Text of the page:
Having said that, I think the top three films from Criterion's Blu-ray selection that I want/need are Secret Sunshine (South Korea, 2007), Still Walking (Japan, 2008) and of course, In the Mood for Love (Hong Kong, 2010). Yes, obvious bias towards Asian cinema is obvious...
I'll be essentially double dipping with ITMFL (triple dipping if you're really keeping count at home) because I already have the Criterion copy of In the Mood for Love on DVD. Look, I just really like that film, okay? Also, let's petition for more Hirokazu Kore-eda for Criterion!
FUN FACT: Secret Sunshine is the first South Korean film to be given the Criterion makeover which I happen to think is an excellent choice (I loved the film when I saw it a few months ago and occasionally think about it).
Anyways, I'm really enjoying the game and it's reminded me why I really liked these games to begin with (I mean the creation options are seemingly endless - you can lose HOURS creating something within the game!). The Attitude Era campaign is especially cool. When I got into pro-wrestling, it was somewhere between 2000 or 2001 when the Attitude Era (basically a time when pro-wrestling was at the fringe of pop culture) was on its way to ending so it's nice to get a bit of a history lesson to see where things went and how they happened back in the day. Been losing a bit of sleep to this game. Only negative, haha.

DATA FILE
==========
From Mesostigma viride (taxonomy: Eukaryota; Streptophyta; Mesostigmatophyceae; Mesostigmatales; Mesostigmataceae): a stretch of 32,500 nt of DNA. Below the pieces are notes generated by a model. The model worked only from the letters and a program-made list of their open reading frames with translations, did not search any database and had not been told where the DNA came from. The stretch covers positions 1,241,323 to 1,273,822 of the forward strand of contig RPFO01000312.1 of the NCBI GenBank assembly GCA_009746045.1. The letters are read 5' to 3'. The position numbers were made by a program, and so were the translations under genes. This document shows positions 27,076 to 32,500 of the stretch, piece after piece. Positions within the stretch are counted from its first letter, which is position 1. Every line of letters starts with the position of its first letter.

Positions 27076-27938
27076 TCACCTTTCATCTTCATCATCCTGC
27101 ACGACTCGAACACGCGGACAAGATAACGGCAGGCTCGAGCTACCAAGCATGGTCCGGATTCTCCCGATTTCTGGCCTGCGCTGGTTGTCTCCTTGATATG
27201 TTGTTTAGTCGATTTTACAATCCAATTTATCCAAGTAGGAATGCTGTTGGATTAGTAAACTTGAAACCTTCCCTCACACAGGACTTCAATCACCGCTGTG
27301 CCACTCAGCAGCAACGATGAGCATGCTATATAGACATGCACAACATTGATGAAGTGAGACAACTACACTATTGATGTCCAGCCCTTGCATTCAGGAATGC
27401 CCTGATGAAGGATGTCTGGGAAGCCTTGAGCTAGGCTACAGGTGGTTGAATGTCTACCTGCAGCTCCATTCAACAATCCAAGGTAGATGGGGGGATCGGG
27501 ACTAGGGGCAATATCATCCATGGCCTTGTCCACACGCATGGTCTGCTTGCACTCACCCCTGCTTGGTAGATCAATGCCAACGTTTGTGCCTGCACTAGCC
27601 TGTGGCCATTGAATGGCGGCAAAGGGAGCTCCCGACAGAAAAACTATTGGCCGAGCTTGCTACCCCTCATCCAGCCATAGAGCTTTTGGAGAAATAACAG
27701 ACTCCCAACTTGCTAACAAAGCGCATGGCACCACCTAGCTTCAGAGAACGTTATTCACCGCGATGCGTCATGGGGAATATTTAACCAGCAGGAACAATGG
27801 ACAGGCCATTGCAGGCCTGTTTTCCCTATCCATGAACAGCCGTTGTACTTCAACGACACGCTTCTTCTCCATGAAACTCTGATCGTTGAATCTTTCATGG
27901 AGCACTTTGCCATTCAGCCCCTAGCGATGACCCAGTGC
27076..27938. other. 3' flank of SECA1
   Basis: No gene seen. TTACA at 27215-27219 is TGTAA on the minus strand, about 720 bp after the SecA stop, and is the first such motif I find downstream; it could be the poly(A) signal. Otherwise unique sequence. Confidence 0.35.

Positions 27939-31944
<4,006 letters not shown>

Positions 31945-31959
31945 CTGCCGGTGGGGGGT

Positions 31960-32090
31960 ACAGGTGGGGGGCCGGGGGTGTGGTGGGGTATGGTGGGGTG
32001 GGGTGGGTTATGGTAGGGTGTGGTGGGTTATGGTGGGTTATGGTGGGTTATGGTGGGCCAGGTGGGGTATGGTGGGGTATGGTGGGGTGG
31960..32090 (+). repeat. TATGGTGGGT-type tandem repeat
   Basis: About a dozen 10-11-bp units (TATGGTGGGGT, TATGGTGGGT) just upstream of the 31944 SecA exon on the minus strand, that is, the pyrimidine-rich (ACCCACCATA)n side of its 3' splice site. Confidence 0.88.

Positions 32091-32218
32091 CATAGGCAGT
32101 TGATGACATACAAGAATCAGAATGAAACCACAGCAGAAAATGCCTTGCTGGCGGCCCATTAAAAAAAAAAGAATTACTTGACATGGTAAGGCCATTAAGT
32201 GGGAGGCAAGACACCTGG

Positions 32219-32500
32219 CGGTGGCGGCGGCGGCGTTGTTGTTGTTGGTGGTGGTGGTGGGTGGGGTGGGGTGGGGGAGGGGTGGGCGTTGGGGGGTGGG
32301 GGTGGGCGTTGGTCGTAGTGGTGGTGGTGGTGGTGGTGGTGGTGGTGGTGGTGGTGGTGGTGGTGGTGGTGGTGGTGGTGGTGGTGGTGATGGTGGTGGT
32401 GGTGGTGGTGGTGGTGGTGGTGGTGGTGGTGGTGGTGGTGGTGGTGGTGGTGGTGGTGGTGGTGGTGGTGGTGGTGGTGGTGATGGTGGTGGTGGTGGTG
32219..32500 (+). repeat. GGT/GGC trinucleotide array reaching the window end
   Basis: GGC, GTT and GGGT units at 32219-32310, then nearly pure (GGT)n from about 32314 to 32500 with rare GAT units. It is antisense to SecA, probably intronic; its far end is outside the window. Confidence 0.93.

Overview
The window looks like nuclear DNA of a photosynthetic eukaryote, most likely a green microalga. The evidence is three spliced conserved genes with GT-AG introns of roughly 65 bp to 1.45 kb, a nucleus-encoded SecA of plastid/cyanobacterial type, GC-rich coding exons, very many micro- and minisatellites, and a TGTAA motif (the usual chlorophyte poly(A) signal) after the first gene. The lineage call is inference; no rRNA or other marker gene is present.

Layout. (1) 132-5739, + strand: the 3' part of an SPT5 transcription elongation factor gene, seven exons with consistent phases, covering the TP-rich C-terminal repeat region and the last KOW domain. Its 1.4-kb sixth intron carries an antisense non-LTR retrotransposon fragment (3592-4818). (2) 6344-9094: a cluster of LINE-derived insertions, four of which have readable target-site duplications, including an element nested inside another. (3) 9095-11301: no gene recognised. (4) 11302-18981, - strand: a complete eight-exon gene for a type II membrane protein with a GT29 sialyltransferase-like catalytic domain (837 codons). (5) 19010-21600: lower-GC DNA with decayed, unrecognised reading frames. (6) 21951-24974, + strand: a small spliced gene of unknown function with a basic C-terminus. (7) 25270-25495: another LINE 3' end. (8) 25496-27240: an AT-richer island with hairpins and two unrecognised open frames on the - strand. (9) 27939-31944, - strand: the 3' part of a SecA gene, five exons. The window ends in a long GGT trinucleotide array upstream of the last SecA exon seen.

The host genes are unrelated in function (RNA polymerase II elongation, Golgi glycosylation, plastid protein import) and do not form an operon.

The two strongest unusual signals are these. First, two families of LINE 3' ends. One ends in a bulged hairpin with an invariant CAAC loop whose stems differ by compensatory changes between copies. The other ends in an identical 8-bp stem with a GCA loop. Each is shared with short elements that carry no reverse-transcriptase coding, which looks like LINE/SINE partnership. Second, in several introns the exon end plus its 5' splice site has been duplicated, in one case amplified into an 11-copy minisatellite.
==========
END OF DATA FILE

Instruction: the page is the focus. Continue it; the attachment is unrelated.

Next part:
And I also managed to FINALLY get a copy of Runaways! It's only the first volume (with like another ten that I need to get) but it's a start! Runaways is about a group of children who abandon their homes when they find out that their parents are part of a villanous organisation called, "The Pride".